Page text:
MODELING KEY DRIVERS OF AGRICULTURAL COMMERCIALIZATION USING THE ZERO-INFLATED BETA REGRESSION MODEL: A CASE OF ZHOMBE NORTH RURAL DISTRICT SMALLHOLDER FARMERS, ZIMBABWE
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Pamela Madududu, Willy-Marcel Ndayitwayeko, Emmanuel Mwakiwa, Jacqueline Mutambara, Vine Mutyasira
agriculture, commercialization, zero-inflated beta regression, smallholder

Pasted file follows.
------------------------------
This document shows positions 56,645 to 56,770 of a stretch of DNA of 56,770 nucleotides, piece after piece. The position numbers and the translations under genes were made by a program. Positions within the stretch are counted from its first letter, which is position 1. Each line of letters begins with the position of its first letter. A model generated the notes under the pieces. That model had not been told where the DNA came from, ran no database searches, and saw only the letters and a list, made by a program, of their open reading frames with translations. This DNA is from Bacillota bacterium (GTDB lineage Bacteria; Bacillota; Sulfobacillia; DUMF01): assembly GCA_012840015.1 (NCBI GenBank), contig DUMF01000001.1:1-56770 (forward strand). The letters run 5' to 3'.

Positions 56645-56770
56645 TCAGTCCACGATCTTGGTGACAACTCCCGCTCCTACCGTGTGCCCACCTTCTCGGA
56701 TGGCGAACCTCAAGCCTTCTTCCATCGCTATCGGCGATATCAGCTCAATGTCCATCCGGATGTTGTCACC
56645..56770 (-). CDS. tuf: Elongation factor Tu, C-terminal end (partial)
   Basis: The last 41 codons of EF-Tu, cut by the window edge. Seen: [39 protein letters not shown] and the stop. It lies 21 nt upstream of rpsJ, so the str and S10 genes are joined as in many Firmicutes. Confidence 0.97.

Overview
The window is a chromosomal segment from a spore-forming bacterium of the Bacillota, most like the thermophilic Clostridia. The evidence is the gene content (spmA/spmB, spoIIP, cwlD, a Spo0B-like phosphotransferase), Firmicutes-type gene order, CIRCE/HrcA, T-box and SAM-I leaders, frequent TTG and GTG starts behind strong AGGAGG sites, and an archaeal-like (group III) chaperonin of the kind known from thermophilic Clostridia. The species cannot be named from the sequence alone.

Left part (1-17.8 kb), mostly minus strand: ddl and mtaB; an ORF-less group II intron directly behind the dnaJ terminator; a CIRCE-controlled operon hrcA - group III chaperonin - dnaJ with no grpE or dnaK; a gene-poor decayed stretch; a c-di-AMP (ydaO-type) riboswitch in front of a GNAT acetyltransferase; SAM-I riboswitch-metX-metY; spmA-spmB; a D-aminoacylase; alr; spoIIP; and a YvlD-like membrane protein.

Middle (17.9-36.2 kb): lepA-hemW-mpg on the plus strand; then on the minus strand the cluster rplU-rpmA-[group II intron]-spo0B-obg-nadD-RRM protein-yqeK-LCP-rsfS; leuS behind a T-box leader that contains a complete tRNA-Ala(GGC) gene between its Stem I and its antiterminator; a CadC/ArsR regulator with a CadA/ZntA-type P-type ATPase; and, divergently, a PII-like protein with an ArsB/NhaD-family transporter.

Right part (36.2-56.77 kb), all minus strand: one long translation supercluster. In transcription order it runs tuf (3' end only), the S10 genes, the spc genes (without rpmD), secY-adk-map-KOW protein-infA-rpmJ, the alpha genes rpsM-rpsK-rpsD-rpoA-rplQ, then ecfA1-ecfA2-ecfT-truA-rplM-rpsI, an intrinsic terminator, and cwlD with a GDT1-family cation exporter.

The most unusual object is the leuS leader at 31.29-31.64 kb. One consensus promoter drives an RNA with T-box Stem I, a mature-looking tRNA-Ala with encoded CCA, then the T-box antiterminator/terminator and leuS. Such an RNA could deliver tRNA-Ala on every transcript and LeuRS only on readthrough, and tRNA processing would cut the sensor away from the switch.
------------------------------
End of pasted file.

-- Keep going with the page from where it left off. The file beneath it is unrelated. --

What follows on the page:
Given that agricultural commercialization is one of the strategies that are proven to raise farm incomes and improve the standards of living in the African farming populations, this paper aims to analyze the key drivers of agricultural commercialization in Zhombe North Rural District in Zimbabwe. The study used cross-sectional data for the 2017/2018 farming season that was collected from 165 smallholder farmer households using a questionnaire. The zero-inflated beta regression model was applied as it suits the nature of agricultural commercialization indicators that occur as proportions for the commercialized households and zeros for the non-commercialized households. Crop output market participation share (COMPS) was used as a proxy for agricultural commercialization. The study revealed that only 32% of the households that participated in the study had COMPS values greater than 40%, whilst 68% had COMPS values below 40% indicating very low levels of agricultural commercialization in the study area. Land size, fertilizer use, use of credit and certified seeds proportion had significant positive effects on agricultural commercialization whilst household head age, food cropping land size and off-farm employment had significant negative influence. The study recommends adoption of policies that promote availability and usage of improved inputs such as fertilizers, certified seeds and larger land allocation strategies to improve agricultural commercialization in the study area.